By Eric Rakowski
The middle of this publication is a unique idea of distributive justice premised at the basic ethical equality of people. within the gentle of this concept, Rakowski considers 3 different types of difficulties which urgently require solutions--the distribution of assets, estate rights, and the saving of life--and presents not easy and unconventional solutions. additional, he criticizes the commercial research of legislations as a normative concept, and develops an alternate account of tort and estate law.
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Extra info for Equal Justice (Clarendon Paperbacks)
The finicky and the phlegmatic have no valid claim to special favors. 27 Egalitarian welfarism's unjust treatment of production mirrors its mishandling of consumption. People's choices to labor longer or harder are irrelevant to their material rewards, the theory declares; desires are all that matter, regardless of whether people contribute anything to satisfying them. The woman who slaves away at her job does not necessarily deserve to keep even a part of what she produces, just as someone who imprudently tries and fails may always be entitled to another shot at his fellow workers' expense.
In addition, it raises special problems of its own. The first difficulty is posed, yet again, by external preferences. Arneson excludes them from consideration in measuring a person's welfare and thus that person's opportunity for welfare. For a theory that accords welfare, or at any rate its possibility, pride of place, this exclusion cannot but seem odd. After all, external preferences are no less potential sources of welfare than are self-interested preferences. Some people assign them considerably more importance than they do all but their most basic self-interested preferences, and adjudge their lives successes or failures to a far greater degree according to the satisfaction or frustration of their most important external preferences than according to how well their self-interested preferences have fared.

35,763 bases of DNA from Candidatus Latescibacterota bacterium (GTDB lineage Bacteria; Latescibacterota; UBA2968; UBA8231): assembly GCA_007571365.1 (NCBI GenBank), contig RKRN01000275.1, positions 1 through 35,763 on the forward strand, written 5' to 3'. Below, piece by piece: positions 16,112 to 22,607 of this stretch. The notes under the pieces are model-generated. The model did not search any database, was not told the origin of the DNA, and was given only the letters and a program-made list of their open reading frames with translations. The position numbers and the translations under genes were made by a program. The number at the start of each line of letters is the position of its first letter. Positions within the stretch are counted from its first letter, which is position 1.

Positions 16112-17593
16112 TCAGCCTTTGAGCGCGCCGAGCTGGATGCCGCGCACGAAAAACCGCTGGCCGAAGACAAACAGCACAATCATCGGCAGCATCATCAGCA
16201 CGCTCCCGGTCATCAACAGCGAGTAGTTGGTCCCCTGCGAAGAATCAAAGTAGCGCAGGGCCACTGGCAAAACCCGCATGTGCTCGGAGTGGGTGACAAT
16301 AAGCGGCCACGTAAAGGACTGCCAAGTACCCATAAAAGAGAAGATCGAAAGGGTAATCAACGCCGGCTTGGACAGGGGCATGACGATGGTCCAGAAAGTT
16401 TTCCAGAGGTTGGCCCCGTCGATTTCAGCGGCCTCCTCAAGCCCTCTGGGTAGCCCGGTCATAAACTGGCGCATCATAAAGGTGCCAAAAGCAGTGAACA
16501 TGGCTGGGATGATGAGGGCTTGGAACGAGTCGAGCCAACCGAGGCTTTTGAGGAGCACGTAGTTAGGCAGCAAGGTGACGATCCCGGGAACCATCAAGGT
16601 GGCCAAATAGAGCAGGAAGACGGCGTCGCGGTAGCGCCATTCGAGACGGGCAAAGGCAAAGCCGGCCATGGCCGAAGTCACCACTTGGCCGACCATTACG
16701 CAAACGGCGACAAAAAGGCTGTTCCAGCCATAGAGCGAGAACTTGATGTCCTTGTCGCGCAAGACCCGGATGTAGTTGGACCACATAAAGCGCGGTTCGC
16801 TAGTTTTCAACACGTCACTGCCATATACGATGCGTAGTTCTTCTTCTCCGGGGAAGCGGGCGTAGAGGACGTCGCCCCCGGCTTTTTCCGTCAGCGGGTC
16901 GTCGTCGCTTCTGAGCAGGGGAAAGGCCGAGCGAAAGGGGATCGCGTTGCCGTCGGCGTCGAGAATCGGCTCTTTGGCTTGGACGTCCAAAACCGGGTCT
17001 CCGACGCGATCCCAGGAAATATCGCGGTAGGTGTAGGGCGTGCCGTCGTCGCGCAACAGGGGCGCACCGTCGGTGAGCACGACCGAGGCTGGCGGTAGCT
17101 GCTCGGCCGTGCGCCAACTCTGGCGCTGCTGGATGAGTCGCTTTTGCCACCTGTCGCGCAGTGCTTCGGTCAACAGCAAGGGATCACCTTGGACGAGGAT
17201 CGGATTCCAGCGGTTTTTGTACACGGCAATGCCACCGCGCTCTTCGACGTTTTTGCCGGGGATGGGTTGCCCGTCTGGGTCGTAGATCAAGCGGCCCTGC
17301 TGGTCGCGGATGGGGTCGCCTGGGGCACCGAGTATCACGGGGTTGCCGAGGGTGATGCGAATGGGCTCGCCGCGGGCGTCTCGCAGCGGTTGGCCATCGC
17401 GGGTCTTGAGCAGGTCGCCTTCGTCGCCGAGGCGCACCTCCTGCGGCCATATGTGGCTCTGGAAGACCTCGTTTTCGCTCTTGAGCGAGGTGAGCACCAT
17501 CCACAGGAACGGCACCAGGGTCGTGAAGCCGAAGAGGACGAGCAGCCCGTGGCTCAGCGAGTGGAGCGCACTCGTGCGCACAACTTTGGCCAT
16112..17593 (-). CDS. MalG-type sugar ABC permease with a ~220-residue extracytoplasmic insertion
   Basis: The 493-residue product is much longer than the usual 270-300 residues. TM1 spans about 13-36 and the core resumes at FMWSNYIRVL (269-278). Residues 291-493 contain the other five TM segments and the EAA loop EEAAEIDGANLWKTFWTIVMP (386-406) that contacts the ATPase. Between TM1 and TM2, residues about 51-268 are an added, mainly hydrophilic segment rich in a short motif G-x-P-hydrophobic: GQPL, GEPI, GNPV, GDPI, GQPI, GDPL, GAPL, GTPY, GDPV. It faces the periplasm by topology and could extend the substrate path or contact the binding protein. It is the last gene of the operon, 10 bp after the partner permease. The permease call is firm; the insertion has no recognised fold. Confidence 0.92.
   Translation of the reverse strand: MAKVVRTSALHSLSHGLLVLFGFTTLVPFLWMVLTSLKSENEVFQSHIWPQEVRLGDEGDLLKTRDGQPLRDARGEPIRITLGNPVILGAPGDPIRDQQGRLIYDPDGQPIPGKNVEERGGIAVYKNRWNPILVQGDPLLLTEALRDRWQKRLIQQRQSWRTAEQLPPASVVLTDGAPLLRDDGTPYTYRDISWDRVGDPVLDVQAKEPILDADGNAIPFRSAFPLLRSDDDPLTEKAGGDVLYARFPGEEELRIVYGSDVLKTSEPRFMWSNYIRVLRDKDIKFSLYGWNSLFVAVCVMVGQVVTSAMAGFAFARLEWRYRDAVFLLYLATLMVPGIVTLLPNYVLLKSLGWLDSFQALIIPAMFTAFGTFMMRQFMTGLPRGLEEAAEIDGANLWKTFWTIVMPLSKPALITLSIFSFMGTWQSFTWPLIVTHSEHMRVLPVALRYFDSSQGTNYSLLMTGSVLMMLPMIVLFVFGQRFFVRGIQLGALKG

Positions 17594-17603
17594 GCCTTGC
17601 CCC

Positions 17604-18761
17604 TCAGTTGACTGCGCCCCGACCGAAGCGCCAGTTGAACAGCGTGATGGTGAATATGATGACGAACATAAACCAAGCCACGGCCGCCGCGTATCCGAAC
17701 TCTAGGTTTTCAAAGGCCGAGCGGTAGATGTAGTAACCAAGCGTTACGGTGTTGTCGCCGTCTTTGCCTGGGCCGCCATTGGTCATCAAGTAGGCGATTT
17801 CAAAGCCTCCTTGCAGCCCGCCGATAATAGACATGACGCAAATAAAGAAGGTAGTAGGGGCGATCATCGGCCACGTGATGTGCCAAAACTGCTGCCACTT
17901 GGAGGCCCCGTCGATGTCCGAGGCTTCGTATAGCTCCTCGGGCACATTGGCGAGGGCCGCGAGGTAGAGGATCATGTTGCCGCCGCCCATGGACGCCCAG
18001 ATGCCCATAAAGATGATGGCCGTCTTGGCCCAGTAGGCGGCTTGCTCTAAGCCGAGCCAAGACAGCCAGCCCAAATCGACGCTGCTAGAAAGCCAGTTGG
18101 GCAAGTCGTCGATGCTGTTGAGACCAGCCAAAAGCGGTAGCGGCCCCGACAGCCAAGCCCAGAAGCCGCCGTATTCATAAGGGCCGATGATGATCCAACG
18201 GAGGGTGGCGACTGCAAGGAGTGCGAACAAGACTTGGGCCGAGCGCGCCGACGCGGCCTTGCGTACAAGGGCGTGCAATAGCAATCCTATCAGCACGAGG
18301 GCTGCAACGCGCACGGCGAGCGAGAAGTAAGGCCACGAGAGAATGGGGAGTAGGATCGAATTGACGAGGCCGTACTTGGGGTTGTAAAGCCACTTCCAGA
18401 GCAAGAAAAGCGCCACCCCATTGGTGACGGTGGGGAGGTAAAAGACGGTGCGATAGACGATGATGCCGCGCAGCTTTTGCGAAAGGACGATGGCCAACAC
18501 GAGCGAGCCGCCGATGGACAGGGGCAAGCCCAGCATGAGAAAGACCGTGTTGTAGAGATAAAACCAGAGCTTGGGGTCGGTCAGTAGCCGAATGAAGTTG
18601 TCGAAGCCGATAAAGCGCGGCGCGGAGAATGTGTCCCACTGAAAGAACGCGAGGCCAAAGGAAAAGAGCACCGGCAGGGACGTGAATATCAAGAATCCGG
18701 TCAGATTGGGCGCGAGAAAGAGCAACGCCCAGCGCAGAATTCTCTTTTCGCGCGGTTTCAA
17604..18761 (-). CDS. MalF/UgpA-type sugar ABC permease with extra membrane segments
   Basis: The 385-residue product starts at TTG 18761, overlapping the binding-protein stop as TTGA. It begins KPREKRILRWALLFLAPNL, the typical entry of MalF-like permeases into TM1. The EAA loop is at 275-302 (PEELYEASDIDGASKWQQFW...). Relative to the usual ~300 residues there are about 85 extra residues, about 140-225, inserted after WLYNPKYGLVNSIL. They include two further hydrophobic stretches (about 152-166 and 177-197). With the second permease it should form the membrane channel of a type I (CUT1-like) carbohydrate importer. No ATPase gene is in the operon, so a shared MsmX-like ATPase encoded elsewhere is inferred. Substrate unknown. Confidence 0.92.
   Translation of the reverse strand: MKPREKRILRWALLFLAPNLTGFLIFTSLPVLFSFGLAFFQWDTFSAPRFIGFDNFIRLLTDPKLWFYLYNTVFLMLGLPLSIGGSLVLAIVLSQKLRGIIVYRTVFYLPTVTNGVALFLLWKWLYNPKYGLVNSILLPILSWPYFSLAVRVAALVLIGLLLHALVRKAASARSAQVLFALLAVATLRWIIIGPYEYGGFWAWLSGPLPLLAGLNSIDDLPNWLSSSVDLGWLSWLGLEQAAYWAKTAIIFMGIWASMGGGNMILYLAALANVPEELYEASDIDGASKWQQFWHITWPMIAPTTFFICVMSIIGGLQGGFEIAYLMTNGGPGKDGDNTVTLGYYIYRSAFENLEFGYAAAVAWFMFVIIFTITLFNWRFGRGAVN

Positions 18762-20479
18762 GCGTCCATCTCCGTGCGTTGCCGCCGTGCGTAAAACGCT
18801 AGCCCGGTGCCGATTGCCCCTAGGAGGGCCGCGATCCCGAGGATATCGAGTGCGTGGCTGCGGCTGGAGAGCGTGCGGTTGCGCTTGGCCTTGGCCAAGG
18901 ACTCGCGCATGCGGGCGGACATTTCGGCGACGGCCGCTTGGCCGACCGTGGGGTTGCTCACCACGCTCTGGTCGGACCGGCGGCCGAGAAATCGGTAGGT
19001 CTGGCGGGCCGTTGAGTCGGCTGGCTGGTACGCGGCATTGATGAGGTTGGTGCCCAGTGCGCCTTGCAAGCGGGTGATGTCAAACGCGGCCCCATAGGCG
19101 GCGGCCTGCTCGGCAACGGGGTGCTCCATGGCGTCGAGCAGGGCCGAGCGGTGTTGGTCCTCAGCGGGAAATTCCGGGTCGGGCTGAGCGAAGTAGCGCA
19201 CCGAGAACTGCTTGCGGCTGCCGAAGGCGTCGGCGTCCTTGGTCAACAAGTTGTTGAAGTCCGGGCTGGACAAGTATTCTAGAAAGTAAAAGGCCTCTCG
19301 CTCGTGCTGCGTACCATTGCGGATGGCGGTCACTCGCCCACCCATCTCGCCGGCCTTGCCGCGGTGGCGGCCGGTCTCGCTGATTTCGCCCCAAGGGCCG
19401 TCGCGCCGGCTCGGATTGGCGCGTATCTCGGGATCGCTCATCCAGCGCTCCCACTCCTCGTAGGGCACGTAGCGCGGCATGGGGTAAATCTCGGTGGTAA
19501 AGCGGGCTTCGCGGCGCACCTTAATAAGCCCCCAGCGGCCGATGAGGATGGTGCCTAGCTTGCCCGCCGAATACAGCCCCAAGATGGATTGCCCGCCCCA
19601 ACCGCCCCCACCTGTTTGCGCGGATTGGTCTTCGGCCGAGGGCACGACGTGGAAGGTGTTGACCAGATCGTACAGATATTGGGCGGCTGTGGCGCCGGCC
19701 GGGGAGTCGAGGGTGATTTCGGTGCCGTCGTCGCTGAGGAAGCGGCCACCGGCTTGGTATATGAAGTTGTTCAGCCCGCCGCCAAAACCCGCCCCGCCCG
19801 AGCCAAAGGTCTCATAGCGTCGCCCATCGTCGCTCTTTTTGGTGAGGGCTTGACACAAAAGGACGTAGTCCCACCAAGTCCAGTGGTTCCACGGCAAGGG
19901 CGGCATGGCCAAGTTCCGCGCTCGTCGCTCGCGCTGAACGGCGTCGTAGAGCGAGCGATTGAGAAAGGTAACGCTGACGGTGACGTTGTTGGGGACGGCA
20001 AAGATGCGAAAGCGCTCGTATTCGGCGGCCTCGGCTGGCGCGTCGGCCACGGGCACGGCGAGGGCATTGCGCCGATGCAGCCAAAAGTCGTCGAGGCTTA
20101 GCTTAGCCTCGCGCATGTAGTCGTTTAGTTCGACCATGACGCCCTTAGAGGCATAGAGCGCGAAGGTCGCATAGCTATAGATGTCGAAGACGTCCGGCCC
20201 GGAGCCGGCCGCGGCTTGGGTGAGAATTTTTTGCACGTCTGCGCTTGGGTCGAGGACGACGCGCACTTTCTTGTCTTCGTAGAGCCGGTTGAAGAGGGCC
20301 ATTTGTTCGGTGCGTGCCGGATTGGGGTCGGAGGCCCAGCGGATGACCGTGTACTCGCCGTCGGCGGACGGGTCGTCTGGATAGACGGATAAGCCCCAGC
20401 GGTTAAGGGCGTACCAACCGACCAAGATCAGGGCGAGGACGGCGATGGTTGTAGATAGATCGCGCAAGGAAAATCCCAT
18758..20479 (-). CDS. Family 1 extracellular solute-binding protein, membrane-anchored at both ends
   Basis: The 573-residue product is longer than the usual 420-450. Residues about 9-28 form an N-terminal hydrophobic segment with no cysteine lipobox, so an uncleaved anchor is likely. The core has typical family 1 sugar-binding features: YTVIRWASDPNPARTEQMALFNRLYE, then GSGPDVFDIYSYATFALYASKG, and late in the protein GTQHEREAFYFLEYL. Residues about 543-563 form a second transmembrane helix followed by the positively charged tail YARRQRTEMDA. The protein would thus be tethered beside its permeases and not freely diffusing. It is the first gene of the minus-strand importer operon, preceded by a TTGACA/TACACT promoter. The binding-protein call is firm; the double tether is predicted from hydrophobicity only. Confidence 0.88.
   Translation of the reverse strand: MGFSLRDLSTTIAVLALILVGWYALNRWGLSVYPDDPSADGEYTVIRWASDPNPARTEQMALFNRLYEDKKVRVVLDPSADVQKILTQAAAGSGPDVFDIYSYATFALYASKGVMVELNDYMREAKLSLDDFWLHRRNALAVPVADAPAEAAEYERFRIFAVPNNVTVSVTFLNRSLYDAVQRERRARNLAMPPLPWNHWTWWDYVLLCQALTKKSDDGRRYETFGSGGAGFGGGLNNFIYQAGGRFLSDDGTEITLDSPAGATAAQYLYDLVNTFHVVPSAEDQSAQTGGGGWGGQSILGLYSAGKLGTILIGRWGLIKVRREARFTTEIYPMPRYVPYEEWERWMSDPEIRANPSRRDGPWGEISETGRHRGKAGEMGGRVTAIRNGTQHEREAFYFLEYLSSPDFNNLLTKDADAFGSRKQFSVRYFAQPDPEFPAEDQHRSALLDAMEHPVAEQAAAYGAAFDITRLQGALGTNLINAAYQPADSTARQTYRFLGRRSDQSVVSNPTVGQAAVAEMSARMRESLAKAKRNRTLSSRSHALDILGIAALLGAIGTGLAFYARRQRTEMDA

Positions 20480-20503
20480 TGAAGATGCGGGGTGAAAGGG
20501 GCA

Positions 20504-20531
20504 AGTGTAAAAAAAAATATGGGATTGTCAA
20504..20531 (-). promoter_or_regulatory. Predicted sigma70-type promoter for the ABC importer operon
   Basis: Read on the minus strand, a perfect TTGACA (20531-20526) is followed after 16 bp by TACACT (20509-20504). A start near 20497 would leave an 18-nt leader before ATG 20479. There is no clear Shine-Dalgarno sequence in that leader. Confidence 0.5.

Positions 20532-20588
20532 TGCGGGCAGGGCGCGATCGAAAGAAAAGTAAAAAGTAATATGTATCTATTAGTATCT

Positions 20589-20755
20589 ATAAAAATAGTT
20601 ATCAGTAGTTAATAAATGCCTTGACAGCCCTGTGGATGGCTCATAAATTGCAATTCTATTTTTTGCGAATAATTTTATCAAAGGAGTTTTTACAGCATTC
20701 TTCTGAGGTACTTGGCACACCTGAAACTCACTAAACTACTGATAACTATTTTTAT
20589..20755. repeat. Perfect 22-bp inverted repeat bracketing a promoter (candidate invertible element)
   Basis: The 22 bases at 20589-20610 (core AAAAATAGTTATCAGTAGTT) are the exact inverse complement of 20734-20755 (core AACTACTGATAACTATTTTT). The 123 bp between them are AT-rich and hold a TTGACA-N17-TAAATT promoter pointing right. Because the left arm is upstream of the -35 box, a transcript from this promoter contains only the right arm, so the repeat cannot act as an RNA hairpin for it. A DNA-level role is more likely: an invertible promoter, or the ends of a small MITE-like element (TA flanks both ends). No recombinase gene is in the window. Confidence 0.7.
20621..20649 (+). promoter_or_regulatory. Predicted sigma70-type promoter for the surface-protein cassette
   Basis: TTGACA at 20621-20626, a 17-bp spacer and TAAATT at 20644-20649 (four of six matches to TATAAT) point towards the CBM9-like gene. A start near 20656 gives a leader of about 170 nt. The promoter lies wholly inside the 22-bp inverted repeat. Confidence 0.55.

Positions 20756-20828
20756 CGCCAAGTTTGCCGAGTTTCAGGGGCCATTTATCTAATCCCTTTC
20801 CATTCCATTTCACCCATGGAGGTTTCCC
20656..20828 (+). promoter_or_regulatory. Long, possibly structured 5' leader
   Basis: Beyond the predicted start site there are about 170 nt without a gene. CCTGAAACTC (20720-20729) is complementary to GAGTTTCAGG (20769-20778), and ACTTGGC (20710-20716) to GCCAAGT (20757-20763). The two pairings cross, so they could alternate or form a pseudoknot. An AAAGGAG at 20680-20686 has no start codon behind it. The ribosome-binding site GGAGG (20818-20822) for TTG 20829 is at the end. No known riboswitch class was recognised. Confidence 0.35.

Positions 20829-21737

The result would be a queer mosaic of happy and unhappy people, assuming that the central planners could make a reasonable guess at the ideal distribution. So uneven a distribution of utility could only make a mockery of the particular sort of egalitarianism the theory claims to embody. But the sole alternative--giving carte blanche to those who set themselves more grandiose ambitions or luxurious lifestyles-seems scarcely more attractive. Egalitarian welfarism is doomed to disappoint. -42circumstances apart, autonomous beings who cannot disclaim responsibility for the choices we make or the blemishes we carry.